WADDINGTON, N.Y. — With the help of a nearly 6-pound smallmouth, the Bethel University duo of Tristan McCormick and Stevie Mills caught a five-bass limit that weighed 24 pounds, 9 ounces to claim the Day 1 lead at the Carhartt Bassmaster College Series National Championship presented by Bass Pro Shops at the St. Lawrence River.
McCormick and Mills hold a 13-ounce lead over the second-place team of Hunter Bond and GL Compton from Clemson University.
“Our main goal was to go out there and have fun and let the chips fall where they may,” McCormick said. “It was unbelievable. It was a superblessed day. The Lord works in mysterious ways because the last thing we expected was to do that. We are superexcited to get back out there tomorrow and see what happens.”
During their official practice time, Mills and McCormick caught plenty of 2-pound fish in a specific area but had no confidence heading into the event that they would be able to catch big ones.
So, when they reached the area Thursday, they were pleasantly surprised to find the quality had improved.
“We caught two pretty quickly, 2 1/2-pounders, and then we caught a big one. And then it went to chaos after that,” McCormick said. “We said last night that there had to be some big ones mixed in because every time we caught one I would scan the forward-facing sonar over there and see 10 with it. It was just a matter of putting the bait in front of the bigger ones.”
During their flurry, Mill estimates they caught between 15 to 20 fish.
“Just about every time we dropped down we were getting a bite,” he said. “I think those fish were posted up there, hugging the bottom. If both of our baits got around them, it didn’t matter if they were 2 inches away or 20, they were getting it.”
While the current interfered with the effectiveness of their forward-facing sonar initially, it played a big factor when they did hook a bass.
“The biggest thing is when he hooked one, I would scan the sonar over to see if there were any following it,” McCormick said. “Ninety-nine percent of the time, you can flick another bait over there and catch one of the followers, and we did that a bunch.”
Hailing from Kentucky Lake, Mills said that while his home lake has current, the St. Lawrence River is a whole different experience.
“You have current at Kentucky Lake, but this is all natural and it is always flowing,” Mills said. “That’s why these fish are as strong as they are. We don’t ever get to fish anywhere like this where you get to see 20 feet down. I like it a lot.”
After suffering through a slow morning, Compton and Bond finished Day 1 with 23-12 and anchored their bag with a 5-0 smallmouth.
“We stopped on some places we thought we would get some bites and some big bites,” Compton said. “We kept moving around to our different areas and we finally landed on a good group of fish around 11 (o’clock).”
Knowing the smallmouth had finished spawning, Bond said he and Compton focused on current seams. They found several different areas in practice and after hooking up with one or two bass in a spot, they would move to different water.
“Every day we had a consistent 16 or so pounds,” Bond said. “We weren’t trying to use up every one of our spots. We went to those spots and just hoped one of them had the fish there, and we hope they are there tomorrow as well.”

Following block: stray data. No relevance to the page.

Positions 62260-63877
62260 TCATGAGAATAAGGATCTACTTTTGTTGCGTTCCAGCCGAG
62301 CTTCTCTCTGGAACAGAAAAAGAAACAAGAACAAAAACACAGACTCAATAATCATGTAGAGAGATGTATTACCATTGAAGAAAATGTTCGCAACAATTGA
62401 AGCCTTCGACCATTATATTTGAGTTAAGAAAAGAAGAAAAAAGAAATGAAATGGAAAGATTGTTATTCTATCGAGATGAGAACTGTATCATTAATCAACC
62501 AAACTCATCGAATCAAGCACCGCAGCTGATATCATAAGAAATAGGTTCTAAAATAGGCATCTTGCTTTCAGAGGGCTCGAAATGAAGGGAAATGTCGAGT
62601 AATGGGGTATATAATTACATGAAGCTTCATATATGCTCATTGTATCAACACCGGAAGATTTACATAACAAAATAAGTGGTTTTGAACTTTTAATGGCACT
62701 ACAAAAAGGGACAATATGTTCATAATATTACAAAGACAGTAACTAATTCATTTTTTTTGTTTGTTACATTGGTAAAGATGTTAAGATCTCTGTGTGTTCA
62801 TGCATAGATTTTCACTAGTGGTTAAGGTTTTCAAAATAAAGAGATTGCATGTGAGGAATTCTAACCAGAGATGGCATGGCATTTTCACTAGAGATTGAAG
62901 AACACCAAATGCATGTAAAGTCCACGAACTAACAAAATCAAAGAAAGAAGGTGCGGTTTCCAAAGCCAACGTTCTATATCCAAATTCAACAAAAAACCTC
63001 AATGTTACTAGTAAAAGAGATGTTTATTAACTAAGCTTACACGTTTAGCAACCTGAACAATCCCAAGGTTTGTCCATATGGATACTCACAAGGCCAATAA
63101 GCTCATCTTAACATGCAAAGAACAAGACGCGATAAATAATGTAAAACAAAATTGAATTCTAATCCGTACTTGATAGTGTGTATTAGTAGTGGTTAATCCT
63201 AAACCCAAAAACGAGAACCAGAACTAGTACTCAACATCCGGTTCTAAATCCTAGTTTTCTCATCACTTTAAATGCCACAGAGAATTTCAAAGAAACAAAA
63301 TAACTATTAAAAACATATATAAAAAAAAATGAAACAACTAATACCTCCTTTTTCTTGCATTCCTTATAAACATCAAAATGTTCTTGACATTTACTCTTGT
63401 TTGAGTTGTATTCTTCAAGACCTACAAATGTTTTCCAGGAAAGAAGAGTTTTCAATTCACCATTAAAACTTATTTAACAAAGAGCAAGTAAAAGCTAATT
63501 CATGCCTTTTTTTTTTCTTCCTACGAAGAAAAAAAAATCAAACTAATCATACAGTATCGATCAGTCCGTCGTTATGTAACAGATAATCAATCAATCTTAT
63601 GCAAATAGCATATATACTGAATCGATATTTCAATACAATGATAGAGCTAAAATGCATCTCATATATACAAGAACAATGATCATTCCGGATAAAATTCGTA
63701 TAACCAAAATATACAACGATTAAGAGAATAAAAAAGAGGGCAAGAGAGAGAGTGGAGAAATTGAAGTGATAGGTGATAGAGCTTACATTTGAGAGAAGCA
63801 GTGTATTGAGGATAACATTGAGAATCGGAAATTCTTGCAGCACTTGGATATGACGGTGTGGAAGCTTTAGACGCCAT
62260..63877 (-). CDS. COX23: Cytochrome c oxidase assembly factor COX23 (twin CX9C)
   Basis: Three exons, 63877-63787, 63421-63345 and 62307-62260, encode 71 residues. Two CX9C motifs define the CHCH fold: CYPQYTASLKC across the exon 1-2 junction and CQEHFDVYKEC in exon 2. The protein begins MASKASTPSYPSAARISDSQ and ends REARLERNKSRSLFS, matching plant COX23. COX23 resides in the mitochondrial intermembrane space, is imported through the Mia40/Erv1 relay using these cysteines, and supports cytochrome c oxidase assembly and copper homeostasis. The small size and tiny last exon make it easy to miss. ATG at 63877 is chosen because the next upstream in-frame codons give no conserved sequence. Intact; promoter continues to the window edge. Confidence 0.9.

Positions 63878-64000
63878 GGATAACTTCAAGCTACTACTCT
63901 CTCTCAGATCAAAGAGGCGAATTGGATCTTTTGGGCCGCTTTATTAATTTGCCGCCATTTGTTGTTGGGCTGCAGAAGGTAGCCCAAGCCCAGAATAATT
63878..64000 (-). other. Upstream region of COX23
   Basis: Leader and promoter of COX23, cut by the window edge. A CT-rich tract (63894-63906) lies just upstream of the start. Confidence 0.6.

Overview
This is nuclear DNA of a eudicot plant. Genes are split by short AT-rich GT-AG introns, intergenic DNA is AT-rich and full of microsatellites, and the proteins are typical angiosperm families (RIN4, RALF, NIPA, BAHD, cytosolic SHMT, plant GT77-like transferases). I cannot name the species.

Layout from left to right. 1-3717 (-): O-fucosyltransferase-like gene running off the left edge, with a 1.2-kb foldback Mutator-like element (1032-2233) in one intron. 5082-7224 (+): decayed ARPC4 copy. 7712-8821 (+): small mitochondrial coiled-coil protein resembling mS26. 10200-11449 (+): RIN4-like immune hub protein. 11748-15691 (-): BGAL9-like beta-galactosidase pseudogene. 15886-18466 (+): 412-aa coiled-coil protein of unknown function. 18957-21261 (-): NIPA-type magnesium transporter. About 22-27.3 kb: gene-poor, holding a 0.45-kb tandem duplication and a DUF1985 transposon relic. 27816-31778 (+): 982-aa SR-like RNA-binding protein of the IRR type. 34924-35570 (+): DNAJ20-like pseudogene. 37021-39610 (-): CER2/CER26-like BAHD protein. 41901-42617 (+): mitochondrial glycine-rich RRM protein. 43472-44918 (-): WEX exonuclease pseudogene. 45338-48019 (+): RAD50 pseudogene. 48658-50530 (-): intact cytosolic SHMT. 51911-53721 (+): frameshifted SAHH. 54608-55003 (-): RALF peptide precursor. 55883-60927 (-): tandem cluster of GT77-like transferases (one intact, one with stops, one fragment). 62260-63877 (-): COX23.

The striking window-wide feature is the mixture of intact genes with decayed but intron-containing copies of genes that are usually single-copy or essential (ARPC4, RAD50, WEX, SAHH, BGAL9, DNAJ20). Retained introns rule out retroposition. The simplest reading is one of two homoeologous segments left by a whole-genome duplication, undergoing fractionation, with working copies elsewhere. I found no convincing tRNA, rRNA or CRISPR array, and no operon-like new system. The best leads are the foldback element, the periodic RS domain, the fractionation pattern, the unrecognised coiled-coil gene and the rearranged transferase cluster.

While they had never fished the St. Lawrence River before, Compton said they had been able to fish a couple of different smallmouth events that helped them prepare for this event.
“Hopefully we can keep the ball rolling tomorrow,” Compton said. “But nothing is guaranteed.”
With 22-14, the Adrian College duo of Hayden Scott and Griffin Fernandes landed in third place. After failing to catch a fish over 4 pounds in practice, they landed a 6-0 smallmouth to anchor their Day 1 bag.
“We had a shoal we were fishing that we got bit on in practice and never really got a big bite. He hooked a 4 1/2-pounder. We had just netted it and I picked up my rod to make sure it didn’t get sucked into the trolling motor on Spot-Lock.
“It was loaded up so I assumed it was stuck in the prop, and I started catching up to it and realized it started going to the other side of the boat. It came up and laid on its side.”
With a goal of 18 pounds for the day, Scott and Fernandes caught a couple of smaller keepers before figuring out how to entice the bigger bites.
“We knew we were around fish and so we stuck with it,” Scott said. “The first three spots we caught a couple of keepers and then all of a sudden it clicked. Later in the day, we still had a couple of little ones and then boom, back-to-back 4-pounders and we are right in it.”
The duo is rotating between several different deeper shoals, with current and wind direction making a big difference.
“We know there are fish on all of them, they just have these feeding windows and we hope to pull up on the right one when that school is eating,” Fernandes said.
Tripp Bowman and Blakely Young from Louisiana State University-Shreveport had the Carhartt Big Bass of the Day with a 6-10.
The full field will compete again Friday, taking off at 6:30 a.m. ET from Whittaker Park and returning for weigh-in at 2:30 p.m. The Top 12 at the conclusion of Day 2 will advance to Championship Saturday.
The Top 3 after the final day will punch their tickets to the College Classic Bracket, where the top finisher will earn a berth into the 2022 Academy Sports + Outdoors Bassmaster Classic presented by Huk.
This week’s tournament is being hosted by the Village of Waddington, St. Lawrence County Chamber and Clarkson University. The tournament is also supported by a Market New York grant from I LOVE NY/New York State’s Division of Tourism awarded as part of the Regional Economic Development Council initiative. The tournament and all associated festivities are being planned to ensure the safety of athletes, staff and guests.